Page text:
According to Carol F. Karlsen, author of The Devil in the Shape of a Woman, witches lured new recruits with various enticements including wealth, material possessions and security. When these types of enticements did not work, witches used torture, particularly with knives and blows the recruits could not bear, as a method of persuasion. Jesse’s seduction and torture imply the work of witches. If the knife attack of Jesse by Hank, the hotel manager, is only a nightmare, that would still be consistent with Karlsen’s description of witches, stating they would sometimes put their victims in trances or dreamlike states. In the photographer’s house where Ruby stays and Jesse seeks safe haven, Refn places a stuffed cougar in her room in deep focus. This cougar is reminiscent of the cougar that attacks Jesse’s motel room when she first arrives in L.A. Karlsen mentions that witches were aided in their attacks by animals or the devil himself. One speculates whether Ruby disguised herself as the cougar that attacks Jesse’s room. Tattoo-like markings appear all over Ruby’s chest while she is watering her plants. This is consistent with Karlsen’s indication that witches could be identified by the presence of the Devil’s mark on their bodies, evidencing the seal of a bargain with Satan.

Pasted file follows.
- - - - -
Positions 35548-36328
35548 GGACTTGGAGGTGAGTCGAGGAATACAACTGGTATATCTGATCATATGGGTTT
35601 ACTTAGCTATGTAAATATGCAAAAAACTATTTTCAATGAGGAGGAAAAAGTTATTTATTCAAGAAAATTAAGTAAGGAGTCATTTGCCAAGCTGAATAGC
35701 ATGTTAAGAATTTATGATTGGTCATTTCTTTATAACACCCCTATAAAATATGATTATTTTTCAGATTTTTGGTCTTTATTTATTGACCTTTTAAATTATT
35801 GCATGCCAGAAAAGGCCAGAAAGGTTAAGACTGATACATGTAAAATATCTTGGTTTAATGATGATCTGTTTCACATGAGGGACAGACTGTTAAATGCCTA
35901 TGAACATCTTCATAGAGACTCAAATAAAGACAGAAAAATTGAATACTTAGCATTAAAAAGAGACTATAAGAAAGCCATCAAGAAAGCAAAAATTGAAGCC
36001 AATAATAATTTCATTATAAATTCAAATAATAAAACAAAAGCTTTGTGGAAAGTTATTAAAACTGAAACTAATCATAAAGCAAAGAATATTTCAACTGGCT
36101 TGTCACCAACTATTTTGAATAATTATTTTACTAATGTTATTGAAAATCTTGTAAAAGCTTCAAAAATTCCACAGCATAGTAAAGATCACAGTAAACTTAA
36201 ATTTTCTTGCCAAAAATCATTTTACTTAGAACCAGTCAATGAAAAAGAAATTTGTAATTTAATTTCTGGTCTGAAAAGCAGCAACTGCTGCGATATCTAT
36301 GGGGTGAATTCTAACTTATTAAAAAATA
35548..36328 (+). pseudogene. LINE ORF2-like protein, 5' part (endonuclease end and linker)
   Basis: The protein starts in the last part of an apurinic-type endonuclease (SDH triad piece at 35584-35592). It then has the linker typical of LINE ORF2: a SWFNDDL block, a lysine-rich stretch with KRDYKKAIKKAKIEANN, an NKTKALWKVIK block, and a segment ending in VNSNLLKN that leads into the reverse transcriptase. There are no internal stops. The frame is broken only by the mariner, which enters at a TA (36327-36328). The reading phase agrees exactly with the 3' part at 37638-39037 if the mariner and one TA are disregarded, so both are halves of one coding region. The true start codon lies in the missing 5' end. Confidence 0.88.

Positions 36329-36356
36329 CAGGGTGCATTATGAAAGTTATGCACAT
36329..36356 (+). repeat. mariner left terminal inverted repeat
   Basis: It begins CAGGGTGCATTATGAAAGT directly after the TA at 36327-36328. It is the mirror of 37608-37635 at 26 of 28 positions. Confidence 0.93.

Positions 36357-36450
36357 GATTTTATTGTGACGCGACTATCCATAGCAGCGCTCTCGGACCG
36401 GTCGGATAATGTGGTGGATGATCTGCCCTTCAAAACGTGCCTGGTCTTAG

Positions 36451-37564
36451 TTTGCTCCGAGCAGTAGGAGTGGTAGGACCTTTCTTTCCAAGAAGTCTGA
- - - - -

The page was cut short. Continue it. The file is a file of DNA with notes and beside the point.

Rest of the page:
When it comes to the subtext of vampirism, I am not implying that Ruby, Gigi and Sarah are vampires in the traditional sense. Rather, I believe they may be viewed as an alternative type of vampire akin to those of the 1971 horror film Countess Dracula. In that film, Countess Elisabeth Nadasdy discovers that her youthful appearance can be temporarily restored by bathing her body in the blood of virgin women. She enlists the help of two friends to find virgin girls. This is eerily similar to The Neon Demon when Sarah and Gigi help Ruby kill Jesse, then bathe in her virgin blood. After doing so, Sarah and Gigi are again viewed as young marketable talent by their modeling peers and talent scouts, and Ruby seems to have restored her life essence.